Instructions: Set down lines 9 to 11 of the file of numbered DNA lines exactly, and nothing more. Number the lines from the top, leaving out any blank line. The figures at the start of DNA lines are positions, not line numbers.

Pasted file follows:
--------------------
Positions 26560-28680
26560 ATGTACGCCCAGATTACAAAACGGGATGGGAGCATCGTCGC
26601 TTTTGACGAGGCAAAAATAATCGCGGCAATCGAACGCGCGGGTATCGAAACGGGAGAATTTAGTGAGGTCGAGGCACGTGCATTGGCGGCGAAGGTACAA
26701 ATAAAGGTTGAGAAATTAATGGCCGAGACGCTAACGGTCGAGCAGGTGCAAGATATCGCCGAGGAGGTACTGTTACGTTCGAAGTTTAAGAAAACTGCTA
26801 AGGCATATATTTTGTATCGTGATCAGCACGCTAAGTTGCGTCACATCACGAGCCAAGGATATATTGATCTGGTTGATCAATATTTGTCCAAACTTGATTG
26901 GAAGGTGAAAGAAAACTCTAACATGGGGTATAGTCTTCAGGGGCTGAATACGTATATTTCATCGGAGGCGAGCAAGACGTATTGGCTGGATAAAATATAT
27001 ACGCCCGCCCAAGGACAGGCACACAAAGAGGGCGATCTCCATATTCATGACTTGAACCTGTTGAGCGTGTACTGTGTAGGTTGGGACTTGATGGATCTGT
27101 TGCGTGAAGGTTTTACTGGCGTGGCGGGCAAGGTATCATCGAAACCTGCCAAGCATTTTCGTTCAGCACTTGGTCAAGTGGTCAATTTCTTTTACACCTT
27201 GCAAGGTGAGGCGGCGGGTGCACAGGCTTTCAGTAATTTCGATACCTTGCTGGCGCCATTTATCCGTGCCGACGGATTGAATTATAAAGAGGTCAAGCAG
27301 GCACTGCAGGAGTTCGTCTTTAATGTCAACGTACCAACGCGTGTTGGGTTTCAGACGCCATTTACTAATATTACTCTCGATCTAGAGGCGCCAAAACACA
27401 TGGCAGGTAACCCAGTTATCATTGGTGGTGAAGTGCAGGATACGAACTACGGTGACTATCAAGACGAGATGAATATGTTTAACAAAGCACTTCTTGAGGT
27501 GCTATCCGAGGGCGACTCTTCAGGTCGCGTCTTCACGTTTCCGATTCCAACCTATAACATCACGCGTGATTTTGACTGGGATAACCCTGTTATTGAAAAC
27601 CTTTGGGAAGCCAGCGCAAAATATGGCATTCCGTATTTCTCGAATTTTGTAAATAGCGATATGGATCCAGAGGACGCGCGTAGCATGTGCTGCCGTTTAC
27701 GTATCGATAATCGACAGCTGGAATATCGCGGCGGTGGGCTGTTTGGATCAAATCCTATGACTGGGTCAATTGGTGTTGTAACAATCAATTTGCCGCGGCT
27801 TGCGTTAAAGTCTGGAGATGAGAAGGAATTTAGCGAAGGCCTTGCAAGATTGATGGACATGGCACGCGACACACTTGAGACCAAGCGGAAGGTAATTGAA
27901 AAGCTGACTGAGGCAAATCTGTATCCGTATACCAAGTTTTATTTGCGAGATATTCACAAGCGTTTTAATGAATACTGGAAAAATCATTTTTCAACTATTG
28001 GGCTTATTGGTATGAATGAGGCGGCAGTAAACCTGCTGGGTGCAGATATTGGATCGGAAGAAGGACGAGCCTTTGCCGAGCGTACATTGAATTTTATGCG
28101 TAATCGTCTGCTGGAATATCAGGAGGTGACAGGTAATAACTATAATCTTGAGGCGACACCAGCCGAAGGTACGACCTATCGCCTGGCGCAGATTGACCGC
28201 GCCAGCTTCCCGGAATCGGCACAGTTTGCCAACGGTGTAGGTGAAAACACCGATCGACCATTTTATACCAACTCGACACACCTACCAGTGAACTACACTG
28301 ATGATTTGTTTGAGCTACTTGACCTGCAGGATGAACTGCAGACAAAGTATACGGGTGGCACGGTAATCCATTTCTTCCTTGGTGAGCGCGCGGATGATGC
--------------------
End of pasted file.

27201 GCAAGGTGAGGCGGCGGGTGCACAGGCTTTCAGTAATTTCGATACCTTGCTGGCGCCATTTATCCGTGCCGACGGATTGAATTATAAAGAGGTCAAGCAG
27301 GCACTGCAGGAGTTCGTCTTTAATGTCAACGTACCAACGCGTGTTGGGTTTCAGACGCCATTTACTAATATTACTCTCGATCTAGAGGCGCCAAAACACA
27401 TGGCAGGTAACCCAGTTATCATTGGTGGTGAAGTGCAGGATACGAACTACGGTGACTATCAAGACGAGATGAATATGTTTAACAAAGCACTTCTTGAGGT